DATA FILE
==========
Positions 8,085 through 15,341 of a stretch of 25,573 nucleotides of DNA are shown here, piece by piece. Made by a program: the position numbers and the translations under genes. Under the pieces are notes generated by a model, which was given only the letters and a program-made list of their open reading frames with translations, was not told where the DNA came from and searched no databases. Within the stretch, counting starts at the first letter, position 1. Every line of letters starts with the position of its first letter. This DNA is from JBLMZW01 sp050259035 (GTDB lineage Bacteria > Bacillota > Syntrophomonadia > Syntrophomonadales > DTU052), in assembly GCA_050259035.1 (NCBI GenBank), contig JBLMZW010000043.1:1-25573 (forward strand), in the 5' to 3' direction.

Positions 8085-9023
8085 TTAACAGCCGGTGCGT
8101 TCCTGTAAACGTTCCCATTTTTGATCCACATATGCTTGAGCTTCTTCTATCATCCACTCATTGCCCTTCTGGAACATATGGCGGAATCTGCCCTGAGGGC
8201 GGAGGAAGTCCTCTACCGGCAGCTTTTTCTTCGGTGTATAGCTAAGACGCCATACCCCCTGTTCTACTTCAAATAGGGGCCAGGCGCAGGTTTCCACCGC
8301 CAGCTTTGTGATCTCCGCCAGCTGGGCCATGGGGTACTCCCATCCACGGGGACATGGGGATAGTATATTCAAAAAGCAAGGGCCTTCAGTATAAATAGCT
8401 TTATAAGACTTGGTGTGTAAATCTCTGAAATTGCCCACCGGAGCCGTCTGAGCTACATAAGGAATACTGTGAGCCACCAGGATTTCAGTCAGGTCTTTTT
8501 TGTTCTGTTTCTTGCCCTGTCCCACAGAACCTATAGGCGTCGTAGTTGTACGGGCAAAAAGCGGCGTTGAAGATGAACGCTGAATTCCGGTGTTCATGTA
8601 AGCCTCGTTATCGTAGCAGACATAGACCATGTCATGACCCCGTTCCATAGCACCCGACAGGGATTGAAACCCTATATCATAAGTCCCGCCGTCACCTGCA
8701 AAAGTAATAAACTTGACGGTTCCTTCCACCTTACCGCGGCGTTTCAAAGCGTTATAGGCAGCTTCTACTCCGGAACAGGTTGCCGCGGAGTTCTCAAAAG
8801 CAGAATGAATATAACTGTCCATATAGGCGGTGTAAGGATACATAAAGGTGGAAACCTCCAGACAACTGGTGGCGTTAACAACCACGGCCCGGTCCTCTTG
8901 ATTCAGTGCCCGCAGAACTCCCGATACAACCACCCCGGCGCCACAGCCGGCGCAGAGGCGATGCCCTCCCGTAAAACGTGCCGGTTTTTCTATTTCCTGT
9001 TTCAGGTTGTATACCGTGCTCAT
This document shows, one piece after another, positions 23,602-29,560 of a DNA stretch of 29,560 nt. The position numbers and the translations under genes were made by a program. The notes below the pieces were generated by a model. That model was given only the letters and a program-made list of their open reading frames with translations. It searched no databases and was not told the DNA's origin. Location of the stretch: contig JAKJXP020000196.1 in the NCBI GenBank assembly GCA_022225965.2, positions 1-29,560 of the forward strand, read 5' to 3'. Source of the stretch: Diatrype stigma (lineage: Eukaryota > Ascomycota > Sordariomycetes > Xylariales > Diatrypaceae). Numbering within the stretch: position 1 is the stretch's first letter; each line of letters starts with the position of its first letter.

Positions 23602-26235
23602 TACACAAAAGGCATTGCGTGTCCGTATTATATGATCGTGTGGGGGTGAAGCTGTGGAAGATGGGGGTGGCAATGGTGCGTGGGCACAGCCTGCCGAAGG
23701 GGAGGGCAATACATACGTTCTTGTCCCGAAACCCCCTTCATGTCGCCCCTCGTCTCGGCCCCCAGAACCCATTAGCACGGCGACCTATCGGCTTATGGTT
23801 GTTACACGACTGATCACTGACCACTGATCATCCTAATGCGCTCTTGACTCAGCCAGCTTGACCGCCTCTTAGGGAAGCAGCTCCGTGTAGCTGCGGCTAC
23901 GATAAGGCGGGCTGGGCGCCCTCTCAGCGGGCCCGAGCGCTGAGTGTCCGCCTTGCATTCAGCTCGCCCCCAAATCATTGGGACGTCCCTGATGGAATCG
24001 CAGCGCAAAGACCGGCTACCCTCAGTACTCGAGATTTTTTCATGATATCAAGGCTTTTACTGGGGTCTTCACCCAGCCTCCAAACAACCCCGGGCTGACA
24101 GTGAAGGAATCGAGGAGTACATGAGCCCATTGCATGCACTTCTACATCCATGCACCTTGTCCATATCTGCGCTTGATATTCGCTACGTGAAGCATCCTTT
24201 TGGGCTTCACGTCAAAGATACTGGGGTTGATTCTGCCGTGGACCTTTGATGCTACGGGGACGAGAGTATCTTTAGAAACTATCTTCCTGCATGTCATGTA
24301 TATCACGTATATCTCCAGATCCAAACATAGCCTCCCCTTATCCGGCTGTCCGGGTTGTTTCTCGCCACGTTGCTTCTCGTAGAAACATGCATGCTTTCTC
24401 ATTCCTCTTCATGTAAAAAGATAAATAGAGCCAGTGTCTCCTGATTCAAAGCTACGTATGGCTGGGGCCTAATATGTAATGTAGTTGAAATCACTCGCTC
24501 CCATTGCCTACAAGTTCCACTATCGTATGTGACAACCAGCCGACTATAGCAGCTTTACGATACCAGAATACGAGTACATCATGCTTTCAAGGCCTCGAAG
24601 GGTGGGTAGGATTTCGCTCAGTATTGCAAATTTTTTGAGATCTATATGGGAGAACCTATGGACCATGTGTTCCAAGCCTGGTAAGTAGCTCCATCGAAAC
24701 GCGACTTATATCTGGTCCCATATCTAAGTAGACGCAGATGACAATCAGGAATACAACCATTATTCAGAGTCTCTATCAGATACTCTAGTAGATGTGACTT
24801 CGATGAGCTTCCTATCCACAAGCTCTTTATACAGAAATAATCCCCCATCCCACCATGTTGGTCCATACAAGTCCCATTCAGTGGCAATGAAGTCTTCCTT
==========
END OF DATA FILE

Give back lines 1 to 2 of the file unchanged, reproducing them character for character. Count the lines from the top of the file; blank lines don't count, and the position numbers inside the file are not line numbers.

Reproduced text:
Positions 8,085 through 15,341 of a stretch of 25,573 nucleotides of DNA are shown here, piece by piece. Made by a program: the position numbers and the translations under genes. Under the pieces are notes generated by a model, which was given only the letters and a program-made list of their open reading frames with translations, was not told where the DNA came from and searched no databases. Within the stretch, counting starts at the first letter, position 1. Every line of letters starts with the position of its first letter. This DNA is from JBLMZW01 sp050259035 (GTDB lineage Bacteria > Bacillota > Syntrophomonadia > Syntrophomonadales > DTU052), in assembly GCA_050259035.1 (NCBI GenBank), contig JBLMZW010000043.1:1-25573 (forward strand), in the 5' to 3' direction.

Positions 8085-9023